The problem for the city, however, is that minority groups do have a legitimate legal beef with the city over annexation, and it's called Section Five of the federal Voting Rights Act of 1974. Under the act, Texas, along with several other states chosen for their sketchy civil rights records, must undergo "preclearance" by the U.S. Department of Justice whenever any change in voter demography or voting systems is enacted in order to review the effects on minority voting strength. If the feds find evidence that Austin's annexation squelches minority voters, it's back to the old drawing board for annexation.

According to the city's voting rights attorney John Steiner, at least ten other Southern U.S. cities have had to scrap annexation plans due to Section Five since 1980. In fact, one of the most recent Section Five fights came from our annex-happy cousin Houston against the Kingwood subdivision. However, because Kingwood was a mere drop in Houston's population bucket, and because Houston's mixed at-large and single-member districts city council protects minority voting strength, Houston's annexation was eventually approved by the Justice Department. On the other hand, Austin's proposed annexation of between 35,000 and 50,000 residents (depending on who you're asking) represents a hefty chunk of Austin's population, not to mention that our at-large city council system does nothing to ensure minority representation.

Which is where José Garza, a local voting rights lawyer (and City Manager Jesus Garza's brother, believe it or not), comes in. José Garza says he has not received a response from a letter to Watson detailing the Section Five issues with Austin's annexation plans. "The folks that are being brought in are fairly conservative and white and they are going to be allowed to participate in one of the most oppressive [city council] systems available -- at large, by place, and majority vote requirement," Garza says. "You stack on top of it voters who are not likely to support minority candidates and minority issues, and it raises concerns."

Although Garza says his efforts are independent of any group, clearly the potential for Section Five to squash Austin's annexation plans plays into the interests of both suburbanites and minorities in the inner city.

Watson insists that the city has been "very careful" about the ethnic demographic of the areas it is set to annex, and says that the mix of annexees closely resembles Austin's own demography. However, it is interesting to note that the Austin group fighting hardest against annexation, the Central Texas Alliance of Utility Districts, was closely allied with Kingwood lobbyists during the 1997 Texas legislative session, and may be taking a page out of Kingwood's strategy book in aligning themselves with inner city concerns. "There is no question that opponents of annexation look for groups inside the city to be part of their coalition," says Frank Sturzl, executive director of the Texas Municipal League, confirming that the budding coalition is merely a textbook anti-annexation tactic.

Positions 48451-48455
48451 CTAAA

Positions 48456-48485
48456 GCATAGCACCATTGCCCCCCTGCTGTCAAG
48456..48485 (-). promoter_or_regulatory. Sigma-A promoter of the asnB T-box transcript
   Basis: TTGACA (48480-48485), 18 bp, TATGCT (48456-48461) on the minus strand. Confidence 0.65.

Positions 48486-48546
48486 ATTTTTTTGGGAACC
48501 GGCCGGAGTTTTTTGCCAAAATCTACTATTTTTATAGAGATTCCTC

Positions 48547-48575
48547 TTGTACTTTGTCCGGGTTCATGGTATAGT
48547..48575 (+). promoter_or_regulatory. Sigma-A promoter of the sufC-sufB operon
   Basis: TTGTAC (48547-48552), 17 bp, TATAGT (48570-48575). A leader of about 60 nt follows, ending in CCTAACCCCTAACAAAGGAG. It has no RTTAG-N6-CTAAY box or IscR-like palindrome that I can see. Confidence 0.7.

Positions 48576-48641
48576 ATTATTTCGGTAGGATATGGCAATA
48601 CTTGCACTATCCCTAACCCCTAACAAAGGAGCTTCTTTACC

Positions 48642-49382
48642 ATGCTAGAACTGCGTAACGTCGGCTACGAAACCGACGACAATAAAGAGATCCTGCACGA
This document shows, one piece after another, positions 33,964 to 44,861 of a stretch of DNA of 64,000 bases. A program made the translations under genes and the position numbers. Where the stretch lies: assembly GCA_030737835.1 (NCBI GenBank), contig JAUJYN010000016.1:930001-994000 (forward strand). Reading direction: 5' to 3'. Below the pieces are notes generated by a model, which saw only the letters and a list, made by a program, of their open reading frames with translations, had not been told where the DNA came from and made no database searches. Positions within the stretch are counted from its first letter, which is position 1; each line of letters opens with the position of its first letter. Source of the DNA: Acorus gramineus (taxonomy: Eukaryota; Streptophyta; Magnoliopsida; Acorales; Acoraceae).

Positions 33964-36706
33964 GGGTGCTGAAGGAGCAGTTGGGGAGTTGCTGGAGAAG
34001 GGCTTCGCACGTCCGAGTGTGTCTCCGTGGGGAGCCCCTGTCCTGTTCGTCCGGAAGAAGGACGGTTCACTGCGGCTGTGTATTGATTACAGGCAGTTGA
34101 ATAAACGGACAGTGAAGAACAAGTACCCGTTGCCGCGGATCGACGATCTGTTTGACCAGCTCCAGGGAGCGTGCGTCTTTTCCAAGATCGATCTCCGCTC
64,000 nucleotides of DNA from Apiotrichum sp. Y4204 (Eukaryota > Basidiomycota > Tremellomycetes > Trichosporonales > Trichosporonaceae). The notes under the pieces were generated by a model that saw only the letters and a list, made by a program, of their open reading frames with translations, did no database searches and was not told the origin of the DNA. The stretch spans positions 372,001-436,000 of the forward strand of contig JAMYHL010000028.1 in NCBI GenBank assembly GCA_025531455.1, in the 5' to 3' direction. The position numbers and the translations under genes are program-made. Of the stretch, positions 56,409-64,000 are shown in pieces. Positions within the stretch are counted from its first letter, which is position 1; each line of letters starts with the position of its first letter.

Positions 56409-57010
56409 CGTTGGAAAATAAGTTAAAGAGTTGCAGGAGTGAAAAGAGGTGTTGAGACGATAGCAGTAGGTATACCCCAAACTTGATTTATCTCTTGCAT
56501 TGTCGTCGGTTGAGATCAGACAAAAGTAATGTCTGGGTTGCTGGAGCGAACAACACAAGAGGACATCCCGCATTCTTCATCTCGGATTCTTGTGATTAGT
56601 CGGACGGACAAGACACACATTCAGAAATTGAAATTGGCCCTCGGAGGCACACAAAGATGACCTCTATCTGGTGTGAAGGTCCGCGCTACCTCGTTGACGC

Watson and Councilmember Daryl Slusher pooh-pooh the annexee/inner city coalition as a passing fancy, but those seeking to gain greater power from the union are convinced of its strength. "I don't believe it," says Watson. "You may have some people in agreement, but you're not seeing any coalitions forming."

Curtis is far more optimistic about her cause. "I predict unlikely electional coalitions," she says, explaining that state representative Glen Maxey (D-Austin) is a favorite of neither suburbanites nor Eastsiders. "I potentially see a Hispanic candidate running against [Maxey] with support from folks who can give the money to run a campaign."

Curtis may know a thing or two about political campaigns, but she is perhaps overestimating the degree of commitment suburbanites will have for inner city problems once the annexation debate has come to a close. "That's our fear: That the conservative element out in that area will not be that sympathetic towards funding social programs in the amount that they're currently being funded," admits Fernandez. "But this is an opportunity to create alliances with the new voting constituency coming in," he adds.

The debate over whether annexation benefits or harms the inner city is likely to go round and round without resolution. However, the legal question of Section Five cannot be ignored. "If the debate [over annexation] is won by the city on every issue except for minority voting strength," José Garza ominously explains, the city "can't go forward with the annexations."

Next Week in Council: Annexation is here to stay, apparently. Tanglewood, Circle C, and 183 East are on the agenda. Also, the downtown development initiatives will be kicked off as promised.